Robinson Cano Trade Will Cost Mets More Than Zack Wheeler
According to various reports, unless Zack Wheeler accepts the qualifying offer, and he’d be crazy to accept it, he is going to be a part of another organization in 2020. This would be one thing if the Mets believed they should pursue Gerrit Cole or another big name free agent, but as we know, Wheeler is as good as gone with no real replacement coming to the Mets.
Using Nathan Eovaldi as a comp, Wheeler would be owed a deal with an AAV of at least $17 million. Given his strong finish to the season, it’s arguable Wheeler could meet or possibly surpass $20 million. Of course, that depends on the length of the deal.
Now, from some corners you’ll hear the Mets can’t afford to keep Wheeler for that contract. There will be excuses offered with respect to the luxury tax threshold, can’t keep all of your players, and/or the Mets can’t afford him. If any of these are true, this is the latest example of just how much Brodie Van Wagenen has screwed things up in just one year.
The $20+ million deal per year for four years or more which could’ve been given to Wheeler is already on the books. That money is being given to Robinson Cano.
Cano turns 37 this month, and he is coming off an injury plagued year where he had just a 0.3 WAR. He was below average at the plate with a 93 wRC+, and he was bad in the field with a -6 DRS.
This leaves the Mets path to contention vested in a 37 year old getting healthier, more durable, and turning back the clock. Historically, this is a very poor bet. It’s certainly not a bet you’d like to have $80 million riding on over the next four years.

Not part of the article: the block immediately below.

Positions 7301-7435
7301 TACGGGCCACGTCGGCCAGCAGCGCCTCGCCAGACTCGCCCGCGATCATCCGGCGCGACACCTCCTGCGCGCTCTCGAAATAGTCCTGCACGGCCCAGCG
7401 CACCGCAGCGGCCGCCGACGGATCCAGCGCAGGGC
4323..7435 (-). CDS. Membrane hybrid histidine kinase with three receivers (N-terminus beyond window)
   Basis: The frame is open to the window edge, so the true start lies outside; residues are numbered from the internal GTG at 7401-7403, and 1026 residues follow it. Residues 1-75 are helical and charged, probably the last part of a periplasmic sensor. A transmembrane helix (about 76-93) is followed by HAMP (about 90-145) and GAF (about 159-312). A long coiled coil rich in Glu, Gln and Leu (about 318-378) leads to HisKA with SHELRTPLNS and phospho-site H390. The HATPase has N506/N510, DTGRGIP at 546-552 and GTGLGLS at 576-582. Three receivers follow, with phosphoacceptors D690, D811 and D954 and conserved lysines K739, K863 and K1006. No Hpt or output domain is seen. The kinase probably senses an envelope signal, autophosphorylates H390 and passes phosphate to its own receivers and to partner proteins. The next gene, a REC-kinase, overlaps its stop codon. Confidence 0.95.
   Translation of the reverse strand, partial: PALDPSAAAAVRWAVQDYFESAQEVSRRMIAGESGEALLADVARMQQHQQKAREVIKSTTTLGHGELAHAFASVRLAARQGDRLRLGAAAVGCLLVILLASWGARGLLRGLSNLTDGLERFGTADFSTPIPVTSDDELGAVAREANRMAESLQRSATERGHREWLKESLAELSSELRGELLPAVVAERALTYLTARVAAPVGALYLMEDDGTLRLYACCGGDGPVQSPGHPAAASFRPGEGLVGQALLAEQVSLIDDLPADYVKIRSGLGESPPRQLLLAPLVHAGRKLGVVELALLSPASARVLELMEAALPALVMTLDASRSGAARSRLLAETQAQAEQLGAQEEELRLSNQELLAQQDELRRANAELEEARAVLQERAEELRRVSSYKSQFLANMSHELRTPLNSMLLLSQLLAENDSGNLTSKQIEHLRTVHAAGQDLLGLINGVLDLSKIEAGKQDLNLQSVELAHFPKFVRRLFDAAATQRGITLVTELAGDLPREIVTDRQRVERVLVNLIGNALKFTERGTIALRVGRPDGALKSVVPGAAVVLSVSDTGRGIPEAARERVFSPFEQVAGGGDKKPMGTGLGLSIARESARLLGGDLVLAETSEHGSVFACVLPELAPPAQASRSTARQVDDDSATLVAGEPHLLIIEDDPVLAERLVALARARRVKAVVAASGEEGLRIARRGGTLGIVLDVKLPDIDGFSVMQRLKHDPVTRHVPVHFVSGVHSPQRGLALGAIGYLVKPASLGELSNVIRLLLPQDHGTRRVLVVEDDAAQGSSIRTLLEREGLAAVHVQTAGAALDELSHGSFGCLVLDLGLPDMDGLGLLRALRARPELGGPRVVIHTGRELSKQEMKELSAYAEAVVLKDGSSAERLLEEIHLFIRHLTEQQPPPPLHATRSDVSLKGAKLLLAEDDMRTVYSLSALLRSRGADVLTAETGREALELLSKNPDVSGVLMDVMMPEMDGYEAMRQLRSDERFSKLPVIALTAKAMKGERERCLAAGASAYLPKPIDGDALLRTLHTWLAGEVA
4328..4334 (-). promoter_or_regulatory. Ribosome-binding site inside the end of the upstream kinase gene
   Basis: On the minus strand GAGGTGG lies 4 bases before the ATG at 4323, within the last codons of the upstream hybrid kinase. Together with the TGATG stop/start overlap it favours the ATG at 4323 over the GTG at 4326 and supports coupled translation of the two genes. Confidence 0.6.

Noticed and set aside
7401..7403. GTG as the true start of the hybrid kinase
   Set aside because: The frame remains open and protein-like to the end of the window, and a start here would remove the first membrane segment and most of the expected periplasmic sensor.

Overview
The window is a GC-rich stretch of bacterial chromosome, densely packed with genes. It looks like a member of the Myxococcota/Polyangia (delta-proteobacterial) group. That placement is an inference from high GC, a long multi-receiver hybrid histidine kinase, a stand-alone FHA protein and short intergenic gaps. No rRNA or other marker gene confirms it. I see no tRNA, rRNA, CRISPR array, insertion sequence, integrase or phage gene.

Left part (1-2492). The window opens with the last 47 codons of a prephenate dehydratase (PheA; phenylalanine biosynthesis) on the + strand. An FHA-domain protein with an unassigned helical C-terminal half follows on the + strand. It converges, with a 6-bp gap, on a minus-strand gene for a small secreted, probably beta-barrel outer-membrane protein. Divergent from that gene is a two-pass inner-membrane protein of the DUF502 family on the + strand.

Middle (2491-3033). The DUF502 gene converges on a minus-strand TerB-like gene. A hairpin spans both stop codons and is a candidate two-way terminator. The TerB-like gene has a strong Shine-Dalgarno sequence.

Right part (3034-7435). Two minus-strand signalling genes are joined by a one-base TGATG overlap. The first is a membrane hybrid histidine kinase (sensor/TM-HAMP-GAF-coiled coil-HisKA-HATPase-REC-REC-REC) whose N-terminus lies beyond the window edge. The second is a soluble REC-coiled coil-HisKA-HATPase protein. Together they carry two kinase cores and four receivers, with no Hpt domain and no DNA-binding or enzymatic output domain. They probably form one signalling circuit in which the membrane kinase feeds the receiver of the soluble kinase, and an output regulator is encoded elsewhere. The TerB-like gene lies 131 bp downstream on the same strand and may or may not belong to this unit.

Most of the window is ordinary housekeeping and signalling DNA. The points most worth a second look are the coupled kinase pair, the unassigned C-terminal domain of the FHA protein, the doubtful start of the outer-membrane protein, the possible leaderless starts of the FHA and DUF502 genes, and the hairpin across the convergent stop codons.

This is money which could’ve been invested in Wheeler. This wouldn’t allowed the Mets to keep this vaunted starting staff together for at least one more year. Possibly two. Instead, the Mets are going to let Wheeler walk because the money which could’ve been given to him is already tied up with Cano.
The obvious retort is if the Mets didn’t have Cano, they’d likely have Jay Bruce still. Putting aside the Mariners were able to trade him, he is only due $14 million in 2020. As such, he didn’t tie up the payroll for the ensuing three years thereby giving the Mets room to negotiate with Wheeler.
So, again, the money which could’ve been spent to keep Wheeler has already been spent.
Initially, when the trade was made to obtain Cano and Edwin Diaz, the focus was on losing Justin Dunn and Jarred Kelenic. Rightfully so. However, the damage to the team goes beyond that. It’s not just losing two prospects, it’s losing Major League players.
It’s not just this year either with Wheeler likely to depart. It also will hinder the ability to keep players like Michael Conforto, Noah Syndergaard, Steven Matz, and Brandon Nimmo. It’s possible there are more casualties when you consider arbitration raises and the like.
So overall, the Cano Trade didn’t cost just two top prospects. In the long run, it’s going to cost the Mets high-end Major League talent; talent necessary to fulfill the Mets win-now objectives.
Put another way, that trade is only going to get worse.